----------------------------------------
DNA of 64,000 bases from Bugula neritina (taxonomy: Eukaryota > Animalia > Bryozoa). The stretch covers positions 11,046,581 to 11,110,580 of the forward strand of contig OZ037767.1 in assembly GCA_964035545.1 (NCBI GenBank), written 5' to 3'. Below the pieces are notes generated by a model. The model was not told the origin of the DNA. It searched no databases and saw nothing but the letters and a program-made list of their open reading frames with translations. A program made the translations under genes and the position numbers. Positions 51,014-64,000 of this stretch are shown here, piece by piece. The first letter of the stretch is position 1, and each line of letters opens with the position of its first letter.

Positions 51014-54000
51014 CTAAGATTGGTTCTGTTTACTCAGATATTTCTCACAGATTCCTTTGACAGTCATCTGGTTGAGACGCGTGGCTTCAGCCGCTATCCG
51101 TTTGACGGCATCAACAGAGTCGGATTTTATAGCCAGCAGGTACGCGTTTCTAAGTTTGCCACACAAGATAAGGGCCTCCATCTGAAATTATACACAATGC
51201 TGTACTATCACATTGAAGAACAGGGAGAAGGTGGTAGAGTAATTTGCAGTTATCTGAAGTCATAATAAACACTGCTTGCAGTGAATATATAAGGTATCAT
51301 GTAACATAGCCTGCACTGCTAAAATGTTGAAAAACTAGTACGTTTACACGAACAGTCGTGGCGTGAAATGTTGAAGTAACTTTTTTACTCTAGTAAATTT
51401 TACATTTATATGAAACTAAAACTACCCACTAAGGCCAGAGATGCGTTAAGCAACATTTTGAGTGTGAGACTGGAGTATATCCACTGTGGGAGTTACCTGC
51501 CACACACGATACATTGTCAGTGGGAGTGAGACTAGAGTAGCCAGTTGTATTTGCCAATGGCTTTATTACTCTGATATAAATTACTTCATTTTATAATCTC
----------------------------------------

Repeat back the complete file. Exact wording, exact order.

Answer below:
DNA of 64,000 bases from Bugula neritina (taxonomy: Eukaryota > Animalia > Bryozoa). The stretch covers positions 11,046,581 to 11,110,580 of the forward strand of contig OZ037767.1 in assembly GCA_964035545.1 (NCBI GenBank), written 5' to 3'. Below the pieces are notes generated by a model. The model was not told the origin of the DNA. It searched no databases and saw nothing but the letters and a program-made list of their open reading frames with translations. A program made the translations under genes and the position numbers. Positions 51,014-64,000 of this stretch are shown here, piece by piece. The first letter of the stretch is position 1, and each line of letters opens with the position of its first letter.

Positions 51014-54000
51014 CTAAGATTGGTTCTGTTTACTCAGATATTTCTCACAGATTCCTTTGACAGTCATCTGGTTGAGACGCGTGGCTTCAGCCGCTATCCG
51101 TTTGACGGCATCAACAGAGTCGGATTTTATAGCCAGCAGGTACGCGTTTCTAAGTTTGCCACACAAGATAAGGGCCTCCATCTGAAATTATACACAATGC
51201 TGTACTATCACATTGAAGAACAGGGAGAAGGTGGTAGAGTAATTTGCAGTTATCTGAAGTCATAATAAACACTGCTTGCAGTGAATATATAAGGTATCAT
51301 GTAACATAGCCTGCACTGCTAAAATGTTGAAAAACTAGTACGTTTACACGAACAGTCGTGGCGTGAAATGTTGAAGTAACTTTTTTACTCTAGTAAATTT
51401 TACATTTATATGAAACTAAAACTACCCACTAAGGCCAGAGATGCGTTAAGCAACATTTTGAGTGTGAGACTGGAGTATATCCACTGTGGGAGTTACCTGC
51501 CACACACGATACATTGTCAGTGGGAGTGAGACTAGAGTAGCCAGTTGTATTTGCCAATGGCTTTATTACTCTGATATAAATTACTTCATTTTATAATCTC